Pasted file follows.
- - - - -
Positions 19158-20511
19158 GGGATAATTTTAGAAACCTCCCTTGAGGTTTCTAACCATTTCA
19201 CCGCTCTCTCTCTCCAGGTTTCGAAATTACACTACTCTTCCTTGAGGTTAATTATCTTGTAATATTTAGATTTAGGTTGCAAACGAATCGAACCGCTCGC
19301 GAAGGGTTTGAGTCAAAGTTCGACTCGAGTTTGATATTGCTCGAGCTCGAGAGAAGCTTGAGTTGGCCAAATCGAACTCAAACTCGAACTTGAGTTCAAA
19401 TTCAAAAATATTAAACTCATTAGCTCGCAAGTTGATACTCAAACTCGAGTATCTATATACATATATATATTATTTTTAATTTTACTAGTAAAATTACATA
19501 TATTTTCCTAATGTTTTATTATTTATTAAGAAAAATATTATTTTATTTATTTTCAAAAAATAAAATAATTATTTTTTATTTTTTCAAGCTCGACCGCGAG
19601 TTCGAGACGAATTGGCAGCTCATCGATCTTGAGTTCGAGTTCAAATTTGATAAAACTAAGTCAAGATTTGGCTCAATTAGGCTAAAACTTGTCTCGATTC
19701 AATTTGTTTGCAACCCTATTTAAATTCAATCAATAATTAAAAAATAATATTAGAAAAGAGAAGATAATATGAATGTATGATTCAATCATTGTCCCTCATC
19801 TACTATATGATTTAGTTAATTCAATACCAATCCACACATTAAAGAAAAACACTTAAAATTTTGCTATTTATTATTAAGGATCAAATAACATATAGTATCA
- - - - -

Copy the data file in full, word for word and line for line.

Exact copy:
Positions 19158-20511
19158 GGGATAATTTTAGAAACCTCCCTTGAGGTTTCTAACCATTTCA
19201 CCGCTCTCTCTCTCCAGGTTTCGAAATTACACTACTCTTCCTTGAGGTTAATTATCTTGTAATATTTAGATTTAGGTTGCAAACGAATCGAACCGCTCGC
19301 GAAGGGTTTGAGTCAAAGTTCGACTCGAGTTTGATATTGCTCGAGCTCGAGAGAAGCTTGAGTTGGCCAAATCGAACTCAAACTCGAACTTGAGTTCAAA
19401 TTCAAAAATATTAAACTCATTAGCTCGCAAGTTGATACTCAAACTCGAGTATCTATATACATATATATATTATTTTTAATTTTACTAGTAAAATTACATA
19501 TATTTTCCTAATGTTTTATTATTTATTAAGAAAAATATTATTTTATTTATTTTCAAAAAATAAAATAATTATTTTTTATTTTTTCAAGCTCGACCGCGAG
19601 TTCGAGACGAATTGGCAGCTCATCGATCTTGAGTTCGAGTTCAAATTTGATAAAACTAAGTCAAGATTTGGCTCAATTAGGCTAAAACTTGTCTCGATTC
19701 AATTTGTTTGCAACCCTATTTAAATTCAATCAATAATTAAAAAATAATATTAGAAAAGAGAAGATAATATGAATGTATGATTCAATCATTGTCCCTCATC
19801 TACTATATGATTTAGTTAATTCAATACCAATCCACACATTAAAGAAAAACACTTAAAATTTTGCTATTTATTATTAAGGATCAAATAACATATAGTATCA